Saturday, July 21, 2012

The Dark Knight (and fear) Rises

Yesterday afternoon, I was informed of the tragic shooting at the premier of the latest in the Dark Knight series of films in Aurora, Colorado. My fiancee, shocked that I wasn't aware of the situation, presented me with a challenge: to go see the movie.
"People are afraid to go". she said. "That's stupid. We should go in their memory".

 I am going to be frank here when I say that at that moment, I was beaming ear to ear with pride in my wife-to-be. "Yeah," I responded, "Let's not let fear win."

 Now as we all know, she and I differ on what is probably the largest divisive topic of debate between us: Gun Control. She is pro, I am (mostly) against. Now this doesn't make me right, her wrong or vice-versa. We just have different individual views and respect for the other. That is what makes America great, right?

 However, last night and this morning had a different twist than I would have expected. Instead of appropriating blame or talking about our individual beliefs, we instead talked about the mind of the killer. This was a refreshing pace, not only due to the fact that the last few weeks have been rather tense due to outside influences, but that this is what I always loved about being around her.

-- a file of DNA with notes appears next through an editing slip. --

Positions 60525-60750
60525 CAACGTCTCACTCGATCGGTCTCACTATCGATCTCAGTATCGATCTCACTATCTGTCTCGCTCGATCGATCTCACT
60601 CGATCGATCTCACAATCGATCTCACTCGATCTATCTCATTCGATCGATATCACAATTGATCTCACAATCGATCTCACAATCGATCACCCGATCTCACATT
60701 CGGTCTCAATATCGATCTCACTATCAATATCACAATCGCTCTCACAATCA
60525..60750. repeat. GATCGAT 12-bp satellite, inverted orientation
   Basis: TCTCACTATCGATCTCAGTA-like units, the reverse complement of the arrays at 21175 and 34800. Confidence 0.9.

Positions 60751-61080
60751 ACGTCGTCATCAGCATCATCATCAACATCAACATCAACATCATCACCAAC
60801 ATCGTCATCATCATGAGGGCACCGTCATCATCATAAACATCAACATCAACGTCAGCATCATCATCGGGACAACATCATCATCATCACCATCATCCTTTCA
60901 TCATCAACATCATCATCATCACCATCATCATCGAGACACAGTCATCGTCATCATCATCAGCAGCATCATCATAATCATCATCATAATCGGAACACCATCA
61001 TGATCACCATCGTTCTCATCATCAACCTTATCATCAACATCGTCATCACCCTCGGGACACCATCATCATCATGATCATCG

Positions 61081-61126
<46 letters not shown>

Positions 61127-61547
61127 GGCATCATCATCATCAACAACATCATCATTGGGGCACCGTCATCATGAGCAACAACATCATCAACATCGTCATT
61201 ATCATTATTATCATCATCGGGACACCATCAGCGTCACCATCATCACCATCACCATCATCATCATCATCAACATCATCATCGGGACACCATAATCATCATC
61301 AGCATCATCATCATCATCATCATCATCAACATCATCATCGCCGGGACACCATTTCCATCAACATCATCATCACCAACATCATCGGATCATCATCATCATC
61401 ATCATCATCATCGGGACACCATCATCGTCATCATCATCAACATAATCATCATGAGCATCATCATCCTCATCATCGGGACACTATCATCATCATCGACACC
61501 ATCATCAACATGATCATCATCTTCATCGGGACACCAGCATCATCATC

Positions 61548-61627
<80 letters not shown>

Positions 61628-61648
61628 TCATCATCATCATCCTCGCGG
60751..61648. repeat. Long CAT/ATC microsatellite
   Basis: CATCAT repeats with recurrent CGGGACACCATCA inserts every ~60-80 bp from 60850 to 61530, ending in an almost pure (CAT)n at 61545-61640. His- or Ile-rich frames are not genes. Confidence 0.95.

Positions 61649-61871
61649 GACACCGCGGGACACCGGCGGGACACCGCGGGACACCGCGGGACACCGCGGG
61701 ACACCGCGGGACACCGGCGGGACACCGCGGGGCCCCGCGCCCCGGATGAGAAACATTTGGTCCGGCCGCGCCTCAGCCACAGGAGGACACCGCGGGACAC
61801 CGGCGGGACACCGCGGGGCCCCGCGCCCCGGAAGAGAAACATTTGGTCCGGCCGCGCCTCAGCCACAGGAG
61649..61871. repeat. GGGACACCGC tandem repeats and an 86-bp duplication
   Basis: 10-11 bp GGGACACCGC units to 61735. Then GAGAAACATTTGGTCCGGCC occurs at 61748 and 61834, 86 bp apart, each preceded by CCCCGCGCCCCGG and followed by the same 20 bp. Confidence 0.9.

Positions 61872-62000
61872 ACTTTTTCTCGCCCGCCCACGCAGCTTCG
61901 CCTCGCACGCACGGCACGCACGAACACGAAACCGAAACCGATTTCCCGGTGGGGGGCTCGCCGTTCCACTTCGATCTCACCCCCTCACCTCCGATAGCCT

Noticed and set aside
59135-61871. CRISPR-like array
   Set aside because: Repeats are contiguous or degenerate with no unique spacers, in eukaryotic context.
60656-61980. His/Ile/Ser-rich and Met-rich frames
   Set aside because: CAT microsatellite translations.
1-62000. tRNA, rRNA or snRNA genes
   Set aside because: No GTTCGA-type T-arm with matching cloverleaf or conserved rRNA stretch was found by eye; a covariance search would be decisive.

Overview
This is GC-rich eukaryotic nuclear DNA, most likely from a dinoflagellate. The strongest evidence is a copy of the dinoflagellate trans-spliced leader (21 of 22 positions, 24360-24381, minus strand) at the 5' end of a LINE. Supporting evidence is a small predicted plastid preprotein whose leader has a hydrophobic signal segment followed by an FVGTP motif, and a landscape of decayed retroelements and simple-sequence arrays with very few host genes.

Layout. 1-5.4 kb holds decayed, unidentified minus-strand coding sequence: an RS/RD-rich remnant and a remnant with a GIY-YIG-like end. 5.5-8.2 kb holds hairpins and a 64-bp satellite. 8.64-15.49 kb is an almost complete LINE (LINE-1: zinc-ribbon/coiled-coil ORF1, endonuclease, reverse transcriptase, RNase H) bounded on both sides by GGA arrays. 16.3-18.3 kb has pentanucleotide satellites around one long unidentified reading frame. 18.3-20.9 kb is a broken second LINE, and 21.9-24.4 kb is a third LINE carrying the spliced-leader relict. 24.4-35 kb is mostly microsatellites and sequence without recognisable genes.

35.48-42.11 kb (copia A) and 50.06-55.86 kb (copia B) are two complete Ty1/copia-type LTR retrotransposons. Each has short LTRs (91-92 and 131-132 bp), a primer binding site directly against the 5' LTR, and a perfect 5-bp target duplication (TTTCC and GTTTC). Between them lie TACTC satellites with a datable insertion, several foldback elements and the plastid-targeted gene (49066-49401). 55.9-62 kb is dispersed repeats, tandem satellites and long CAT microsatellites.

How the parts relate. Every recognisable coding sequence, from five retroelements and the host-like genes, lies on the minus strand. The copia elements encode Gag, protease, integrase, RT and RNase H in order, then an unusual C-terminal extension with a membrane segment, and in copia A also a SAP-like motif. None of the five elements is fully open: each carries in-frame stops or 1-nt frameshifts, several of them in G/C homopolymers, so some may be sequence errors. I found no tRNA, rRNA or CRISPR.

We talked about the killer's motives. We tried to figure out what we could about his psychological makeup given what limited information we had due to the general grain of salt you have to take regarding any early news reports these days. We concluded that this man was not a sane individual and that he definitely had gone above and beyond the average "rampage" shooter.

 Folks, this whole situation is unfortunate. There is no other word for it except "tragedy".

Now, being a young journalist, I strive to get both sides of the story. I checked with the two most extremist groups I could think of when it comes to gun control: The Brady Campaign and the NRA. The NRA's statement was the a-typical apologies and the Brady Campaign found no shortage to fire up the emotion train on this one (however, given their goals, who can blame them?)
However, common sense dictates that when you want to see how opposing camps feel, it is better to get the opinions of the individual members of organizations rather than the organization itself.

 The NRA members did what was expected of them: they got defensive, some in the worst way. Instead of focusing on the issue, they began the counter-blame game: everything from Obama to The Brady Campaign, spouting off about how the end is near. The Brady folks also had their share of accusations from legal firearms ownership to how the NRA was to blame all the way down to screaming about making ammunition too expensive to buy and claiming the end had already come. It was two sides of the same extremist coin and I can't help but wonder if they really know how similar they are.